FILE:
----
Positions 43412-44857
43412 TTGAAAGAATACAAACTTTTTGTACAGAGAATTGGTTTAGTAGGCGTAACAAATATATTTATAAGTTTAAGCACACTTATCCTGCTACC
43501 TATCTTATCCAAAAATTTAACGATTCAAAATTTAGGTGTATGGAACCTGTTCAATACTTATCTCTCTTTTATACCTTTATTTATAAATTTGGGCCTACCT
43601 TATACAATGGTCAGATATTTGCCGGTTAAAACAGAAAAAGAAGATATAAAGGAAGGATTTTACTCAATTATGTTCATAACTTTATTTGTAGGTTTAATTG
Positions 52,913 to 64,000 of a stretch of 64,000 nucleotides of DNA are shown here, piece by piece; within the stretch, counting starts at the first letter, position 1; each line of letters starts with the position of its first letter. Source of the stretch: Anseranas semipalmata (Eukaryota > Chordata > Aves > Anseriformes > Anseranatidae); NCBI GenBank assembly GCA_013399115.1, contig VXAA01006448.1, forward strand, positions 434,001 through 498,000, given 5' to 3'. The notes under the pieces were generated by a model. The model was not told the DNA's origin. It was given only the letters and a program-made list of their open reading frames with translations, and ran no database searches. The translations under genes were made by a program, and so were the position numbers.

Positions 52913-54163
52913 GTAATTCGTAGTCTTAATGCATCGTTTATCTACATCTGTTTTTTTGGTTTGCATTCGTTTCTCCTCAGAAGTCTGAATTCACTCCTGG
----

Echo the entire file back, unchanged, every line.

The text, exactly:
Positions 43412-44857
43412 TTGAAAGAATACAAACTTTTTGTACAGAGAATTGGTTTAGTAGGCGTAACAAATATATTTATAAGTTTAAGCACACTTATCCTGCTACC
43501 TATCTTATCCAAAAATTTAACGATTCAAAATTTAGGTGTATGGAACCTGTTCAATACTTATCTCTCTTTTATACCTTTATTTATAAATTTGGGCCTACCT
43601 TATACAATGGTCAGATATTTGCCGGTTAAAACAGAAAAAGAAGATATAAAGGAAGGATTTTACTCAATTATGTTCATAACTTTATTTGTAGGTTTAATTG
Positions 52,913 to 64,000 of a stretch of 64,000 nucleotides of DNA are shown here, piece by piece; within the stretch, counting starts at the first letter, position 1; each line of letters starts with the position of its first letter. Source of the stretch: Anseranas semipalmata (Eukaryota > Chordata > Aves > Anseriformes > Anseranatidae); NCBI GenBank assembly GCA_013399115.1, contig VXAA01006448.1, forward strand, positions 434,001 through 498,000, given 5' to 3'. The notes under the pieces were generated by a model. The model was not told the DNA's origin. It was given only the letters and a program-made list of their open reading frames with translations, and ran no database searches. The translations under genes were made by a program, and so were the position numbers.

Positions 52913-54163
52913 GTAATTCGTAGTCTTAATGCATCGTTTATCTACATCTGTTTTTTTGGTTTGCATTCGTTTCTCCTCAGAAGTCTGAATTCACTCCTGG